3.) Relish the “third person” struggle. While you could certainly break up the faster section of the song into three consecutive singers, this moment of intense challenge elevates the playfulness and danger of the game. When you land in this position, enjoy that undeniable panic. The audience will love you if you make it through with some sense of grace, and applaud you if you ultimately succumb after a valiant effort. As players are eliminated, strive to rotate who will land in this position in the next round. If I’m facilitating this game, I’ll tend to restart the song with the player in the line immediately after the person who just went out, but sometimes I’ll deliberately mix that up especially if someone keeps landing in this more difficult position or one team is over-featured in terms of remaining players.

4.) Honor the frame of the game. Audiences can prove reluctant to initially eliminate players, especially if they are particularly charming or playful, so you may need to encourage this from the stage. A player who deviously gets away with a slant rhyme, homonym or repeated word can add some spice if it happens once, but remember that the game is designed to eliminate players so ultimately you want to give the audience permission to do so. To this end, make sure you clearly set up the pertinent list of infractions when you introduce the game: stalling, stumbling, not rhyming, repeating a rhyme or getting out of rhythm are my standards. If players are delightfully but frustratingly excelling, that’s when you can also add additional rules such as no slant rhymes. Accepting eliminations with great exuberance and good will also goes a long way to empowering your audience to play along.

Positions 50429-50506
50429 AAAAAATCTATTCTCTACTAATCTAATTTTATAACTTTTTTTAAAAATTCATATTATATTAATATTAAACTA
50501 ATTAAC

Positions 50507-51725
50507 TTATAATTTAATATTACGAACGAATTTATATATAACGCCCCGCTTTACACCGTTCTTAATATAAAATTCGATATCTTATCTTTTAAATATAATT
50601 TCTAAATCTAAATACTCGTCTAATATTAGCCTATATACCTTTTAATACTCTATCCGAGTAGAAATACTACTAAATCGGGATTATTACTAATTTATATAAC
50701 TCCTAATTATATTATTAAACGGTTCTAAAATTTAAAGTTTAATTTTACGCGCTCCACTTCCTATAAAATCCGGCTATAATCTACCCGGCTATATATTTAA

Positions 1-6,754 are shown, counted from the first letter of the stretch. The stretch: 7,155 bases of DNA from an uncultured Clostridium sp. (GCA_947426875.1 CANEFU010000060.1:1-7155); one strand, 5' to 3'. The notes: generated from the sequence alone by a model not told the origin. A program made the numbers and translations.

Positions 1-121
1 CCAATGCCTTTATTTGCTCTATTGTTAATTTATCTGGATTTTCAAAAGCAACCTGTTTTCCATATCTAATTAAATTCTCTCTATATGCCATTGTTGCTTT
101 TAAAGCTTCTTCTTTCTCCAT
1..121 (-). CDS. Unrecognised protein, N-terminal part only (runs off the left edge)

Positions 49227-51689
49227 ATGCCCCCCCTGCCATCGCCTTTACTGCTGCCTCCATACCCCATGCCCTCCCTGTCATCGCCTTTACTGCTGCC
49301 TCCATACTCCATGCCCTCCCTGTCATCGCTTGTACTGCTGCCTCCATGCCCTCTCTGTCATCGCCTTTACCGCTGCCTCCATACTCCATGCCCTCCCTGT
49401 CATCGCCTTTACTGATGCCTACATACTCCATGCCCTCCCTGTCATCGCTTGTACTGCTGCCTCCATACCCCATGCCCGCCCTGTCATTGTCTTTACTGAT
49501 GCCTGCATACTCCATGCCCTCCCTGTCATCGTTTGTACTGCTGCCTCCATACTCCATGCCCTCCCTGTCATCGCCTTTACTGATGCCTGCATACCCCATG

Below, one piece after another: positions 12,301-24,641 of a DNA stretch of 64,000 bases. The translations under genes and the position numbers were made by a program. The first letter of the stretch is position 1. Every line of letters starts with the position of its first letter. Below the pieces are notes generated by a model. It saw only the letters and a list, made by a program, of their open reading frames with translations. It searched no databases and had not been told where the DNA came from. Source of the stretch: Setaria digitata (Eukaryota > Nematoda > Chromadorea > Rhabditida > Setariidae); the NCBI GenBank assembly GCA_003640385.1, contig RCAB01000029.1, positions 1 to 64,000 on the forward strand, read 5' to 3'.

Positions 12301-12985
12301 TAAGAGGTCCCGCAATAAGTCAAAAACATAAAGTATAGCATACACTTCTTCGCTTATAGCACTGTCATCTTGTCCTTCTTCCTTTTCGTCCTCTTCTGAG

5.) You can play this as a non-elimination game too. I don’t see this done as often as I’d like as Da Doo Ron Ron makes a charming stand-alone musical game as well. It’s typically four verses that chart how a couple in the audience met. The game is set up with a brief interview of a willing couple where you elicit both people’s names, where or how they met, and perhaps a couple of words about each of them. Their story is then retold through song. The first verse talks about the first audience member, typically using their name or nickname as the AAAAA rhyme. The second verse follows the second person and uses their name in a BBBBB rhyme. For the third verse you construct a CCCCC verse (often using their meet location or similar as the rhyme), and you end with a DDDDD verse ruminating on their future together, ideally culminating in an apropos target rhyme set up by the first singer. If you’re playing on a four-person team, you can split up that challenging position so that the fourth player takes the third rhyme in the faster section or just let the first position rotate through the team as it will.

In Performance

As players become increasingly comfortable and successful with this game you’ll want to crank up the challenge by increasing the song tempo each round (this is the down side of using a track which will make this adjustment unlikely). It also adds an exciting level of impressiveness when each rhyme also further develops a common story thread. If you’re playing this a cappella I’d strongly recommend that you put your stronger singers at the front of the line so you can start off on a firm footing, and eliminated singers should probably continue to sing the unison sections from the wings to give the song more gusto.

Cheers, David Charles.
www.improvdr.com
Join my Facebook group here.

Connected Concept: Decider

Published by improvdr

A professional improvisational practitioner with over thirty years experience devising, directing, performing, teaching and consulting on the craft of spontaneous (and scripted) theatre and performance.